ontario line toronto

Public meetings about the Ontario Line subway leave Toronto with more questions than answers

Metrolinx has been hosting a series of information sessions to help Toronto residents learn more about its contentious Ontario subway line, due to run through 15 downtown stops from Exhibition Place to the Ontario Science Centre by 2027.

But, the public still hasn't been able to get some of the answers it's looking for.

Though many are supportive of any transit expansion that will help ease TTC's notorious crowding and keep up with Toronto's growing population, some have concerns over the new line, especially about the segments of it that are due to be above ground.

These sections will be in Leslieville/Riverside between Gerrard and Eastern Avenue, as well as near Thorncliffe and Flemingdon Parks, partially through existing GO Transit corridors.

Apparently, the packed info sessions have been a little hectic and unorganized, with no speaker or formal presentation by Metrolinx.

"Information sessions are fantastic, but the information does not go deep enough for us to best understand how it is going to impact the community," one community member and advocate told CTV News.

Community advocacy groups like the East End Transit Alliance have a number of pressing questions on topics that they say Metrolinx hasn't been transparent about.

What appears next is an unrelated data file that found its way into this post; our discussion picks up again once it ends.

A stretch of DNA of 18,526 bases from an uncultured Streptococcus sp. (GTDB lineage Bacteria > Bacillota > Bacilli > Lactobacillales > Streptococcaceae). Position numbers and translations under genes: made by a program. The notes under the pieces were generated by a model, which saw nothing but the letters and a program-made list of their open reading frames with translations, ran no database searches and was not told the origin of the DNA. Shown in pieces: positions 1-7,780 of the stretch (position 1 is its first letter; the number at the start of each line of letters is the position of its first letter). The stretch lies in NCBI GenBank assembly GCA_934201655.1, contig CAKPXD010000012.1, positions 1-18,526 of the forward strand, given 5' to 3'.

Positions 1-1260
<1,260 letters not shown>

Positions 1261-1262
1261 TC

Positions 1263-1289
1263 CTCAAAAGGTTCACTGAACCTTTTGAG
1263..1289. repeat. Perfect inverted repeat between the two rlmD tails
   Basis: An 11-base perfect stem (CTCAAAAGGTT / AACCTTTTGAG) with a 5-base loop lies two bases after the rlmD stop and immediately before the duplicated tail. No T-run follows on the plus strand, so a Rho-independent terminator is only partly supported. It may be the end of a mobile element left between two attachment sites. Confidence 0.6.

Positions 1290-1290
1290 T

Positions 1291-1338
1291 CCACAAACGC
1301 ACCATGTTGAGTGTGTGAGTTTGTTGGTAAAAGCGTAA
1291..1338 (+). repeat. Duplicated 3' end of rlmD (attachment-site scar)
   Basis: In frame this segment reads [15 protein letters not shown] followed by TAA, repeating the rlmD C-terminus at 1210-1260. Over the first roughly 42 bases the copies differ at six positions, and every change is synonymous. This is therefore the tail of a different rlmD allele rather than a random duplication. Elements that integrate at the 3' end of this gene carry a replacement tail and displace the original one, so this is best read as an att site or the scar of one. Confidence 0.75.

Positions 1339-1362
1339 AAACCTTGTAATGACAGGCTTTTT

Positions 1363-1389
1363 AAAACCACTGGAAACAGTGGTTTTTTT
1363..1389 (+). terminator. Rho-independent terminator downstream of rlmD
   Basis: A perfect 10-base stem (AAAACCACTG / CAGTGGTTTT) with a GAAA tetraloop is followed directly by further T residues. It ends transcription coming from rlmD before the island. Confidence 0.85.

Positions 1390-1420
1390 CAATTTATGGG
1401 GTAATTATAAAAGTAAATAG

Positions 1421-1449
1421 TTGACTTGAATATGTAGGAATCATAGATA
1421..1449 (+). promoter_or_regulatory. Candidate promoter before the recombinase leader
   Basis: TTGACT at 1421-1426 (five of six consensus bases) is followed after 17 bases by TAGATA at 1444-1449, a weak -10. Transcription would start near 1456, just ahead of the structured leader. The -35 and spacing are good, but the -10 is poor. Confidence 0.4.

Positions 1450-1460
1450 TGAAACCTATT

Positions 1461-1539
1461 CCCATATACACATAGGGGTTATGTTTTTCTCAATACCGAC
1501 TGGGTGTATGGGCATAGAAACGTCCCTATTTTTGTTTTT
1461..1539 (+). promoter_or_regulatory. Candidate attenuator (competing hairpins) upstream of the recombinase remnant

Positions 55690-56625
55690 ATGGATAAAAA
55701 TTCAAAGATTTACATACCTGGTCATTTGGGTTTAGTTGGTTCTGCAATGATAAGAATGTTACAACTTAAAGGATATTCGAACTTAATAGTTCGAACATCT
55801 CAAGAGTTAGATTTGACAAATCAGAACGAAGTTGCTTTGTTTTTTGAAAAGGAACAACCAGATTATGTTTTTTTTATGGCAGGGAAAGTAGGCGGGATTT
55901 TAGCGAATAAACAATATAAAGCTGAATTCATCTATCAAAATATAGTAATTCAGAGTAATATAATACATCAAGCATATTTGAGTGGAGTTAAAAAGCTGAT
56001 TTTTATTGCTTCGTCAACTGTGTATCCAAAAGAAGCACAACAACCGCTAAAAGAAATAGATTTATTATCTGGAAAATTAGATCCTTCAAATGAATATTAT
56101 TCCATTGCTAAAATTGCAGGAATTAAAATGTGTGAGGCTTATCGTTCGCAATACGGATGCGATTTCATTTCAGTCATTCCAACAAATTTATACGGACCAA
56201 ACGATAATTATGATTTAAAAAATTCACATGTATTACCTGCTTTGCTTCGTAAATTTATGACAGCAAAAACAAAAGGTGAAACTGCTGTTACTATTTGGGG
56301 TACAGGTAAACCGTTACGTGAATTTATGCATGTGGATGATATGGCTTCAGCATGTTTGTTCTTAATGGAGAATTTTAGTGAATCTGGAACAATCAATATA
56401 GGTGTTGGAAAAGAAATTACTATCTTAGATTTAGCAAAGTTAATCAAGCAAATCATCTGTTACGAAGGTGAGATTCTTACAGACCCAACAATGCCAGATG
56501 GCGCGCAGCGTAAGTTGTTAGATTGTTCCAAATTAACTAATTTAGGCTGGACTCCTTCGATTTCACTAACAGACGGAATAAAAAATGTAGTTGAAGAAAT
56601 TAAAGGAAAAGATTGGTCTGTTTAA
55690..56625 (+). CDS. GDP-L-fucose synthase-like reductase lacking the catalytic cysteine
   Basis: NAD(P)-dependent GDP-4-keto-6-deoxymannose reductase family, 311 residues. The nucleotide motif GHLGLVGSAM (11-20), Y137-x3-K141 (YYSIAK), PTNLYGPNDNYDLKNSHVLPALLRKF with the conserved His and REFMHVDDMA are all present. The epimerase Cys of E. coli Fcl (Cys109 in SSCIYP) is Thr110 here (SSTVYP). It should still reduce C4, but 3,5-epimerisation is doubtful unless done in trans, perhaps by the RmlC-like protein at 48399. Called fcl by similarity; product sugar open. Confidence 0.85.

Among these are concerns about environmental impact, the fate of parks and community spaces along the line, the effect on local businesses and housing, the cost-benefit of things like bridge reconstruction and the number of trains and amount of disruption that locals can expect per hour.

Metrolinx has defended its plans to put portions of the line above ground, largely because it will provide easier connections and cost less money.

The new $11 billion subway route, the capital costs of which will be funded by the provincial government, will be in lieu of the downtown relief line that the city scrapped last year after Doug Ford began pushing his idea of the Ontario Line, which will ultimately serve the same purpose.

The province has agreed to cover the already-sunk costs of the relief line project, as well as billions in other transit initiatives like the Scarborough subway extension and the Eglinton Crosstown LRT.

The final of four open houses for public input on the Ontario Line takes place this evening at the Exhibition Place's Beanfield Centre from 6:30 to 8:30 p.m. 

Lead photo by

Paula Fletcher

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